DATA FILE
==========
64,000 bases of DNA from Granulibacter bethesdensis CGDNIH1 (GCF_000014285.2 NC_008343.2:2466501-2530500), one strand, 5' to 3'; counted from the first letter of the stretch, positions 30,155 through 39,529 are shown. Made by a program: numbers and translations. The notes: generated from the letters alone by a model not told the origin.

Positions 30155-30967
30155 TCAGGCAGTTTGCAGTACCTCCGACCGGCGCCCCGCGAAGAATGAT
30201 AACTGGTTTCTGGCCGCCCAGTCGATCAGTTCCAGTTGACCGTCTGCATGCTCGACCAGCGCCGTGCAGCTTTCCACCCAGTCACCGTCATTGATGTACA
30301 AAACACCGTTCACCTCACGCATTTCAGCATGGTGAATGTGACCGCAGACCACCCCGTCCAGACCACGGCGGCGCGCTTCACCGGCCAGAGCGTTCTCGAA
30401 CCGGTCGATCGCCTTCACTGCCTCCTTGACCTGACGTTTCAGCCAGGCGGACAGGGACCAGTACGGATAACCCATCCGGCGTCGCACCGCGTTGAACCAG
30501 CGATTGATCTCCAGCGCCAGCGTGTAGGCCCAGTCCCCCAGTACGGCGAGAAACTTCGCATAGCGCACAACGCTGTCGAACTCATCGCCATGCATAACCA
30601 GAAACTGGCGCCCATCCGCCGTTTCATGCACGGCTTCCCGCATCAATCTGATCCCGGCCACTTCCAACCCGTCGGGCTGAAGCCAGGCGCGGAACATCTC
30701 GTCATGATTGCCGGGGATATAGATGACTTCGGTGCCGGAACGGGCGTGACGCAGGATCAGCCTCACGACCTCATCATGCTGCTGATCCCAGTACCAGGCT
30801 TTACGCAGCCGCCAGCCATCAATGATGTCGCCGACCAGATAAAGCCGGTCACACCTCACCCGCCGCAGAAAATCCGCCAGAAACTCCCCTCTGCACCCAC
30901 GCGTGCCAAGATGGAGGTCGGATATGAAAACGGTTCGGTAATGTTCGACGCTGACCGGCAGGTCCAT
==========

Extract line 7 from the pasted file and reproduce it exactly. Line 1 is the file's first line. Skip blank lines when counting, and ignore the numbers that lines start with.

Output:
30501 CGATTGATCTCCAGCGCCAGCGTGTAGGCCCAGTCCCCCAGTACGGCGAGAAACTTCGCATAGCGCACAACGCTGTCGAACTCATCGCCATGCATAACCA